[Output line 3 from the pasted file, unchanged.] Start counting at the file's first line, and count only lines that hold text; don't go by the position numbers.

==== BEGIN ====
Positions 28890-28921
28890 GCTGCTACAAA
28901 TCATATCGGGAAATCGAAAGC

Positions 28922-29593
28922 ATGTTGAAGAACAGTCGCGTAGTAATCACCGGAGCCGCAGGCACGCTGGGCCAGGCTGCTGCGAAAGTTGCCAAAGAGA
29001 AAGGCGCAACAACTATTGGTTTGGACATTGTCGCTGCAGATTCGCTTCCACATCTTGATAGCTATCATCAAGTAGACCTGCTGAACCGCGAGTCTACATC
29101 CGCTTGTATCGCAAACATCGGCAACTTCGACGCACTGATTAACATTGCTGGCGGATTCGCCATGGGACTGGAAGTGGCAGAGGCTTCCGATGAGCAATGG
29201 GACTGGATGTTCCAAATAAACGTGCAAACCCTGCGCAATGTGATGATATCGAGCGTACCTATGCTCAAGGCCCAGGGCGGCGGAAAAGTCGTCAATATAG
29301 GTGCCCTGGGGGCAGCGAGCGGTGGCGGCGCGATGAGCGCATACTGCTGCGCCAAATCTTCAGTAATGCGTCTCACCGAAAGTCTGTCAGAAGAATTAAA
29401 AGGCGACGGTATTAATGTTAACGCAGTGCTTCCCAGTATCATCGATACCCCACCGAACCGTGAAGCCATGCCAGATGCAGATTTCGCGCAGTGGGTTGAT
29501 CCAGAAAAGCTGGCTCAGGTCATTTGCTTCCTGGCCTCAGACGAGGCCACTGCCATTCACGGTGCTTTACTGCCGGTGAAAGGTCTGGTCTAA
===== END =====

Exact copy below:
28901 TCATATCGGGAAATCGAAAGC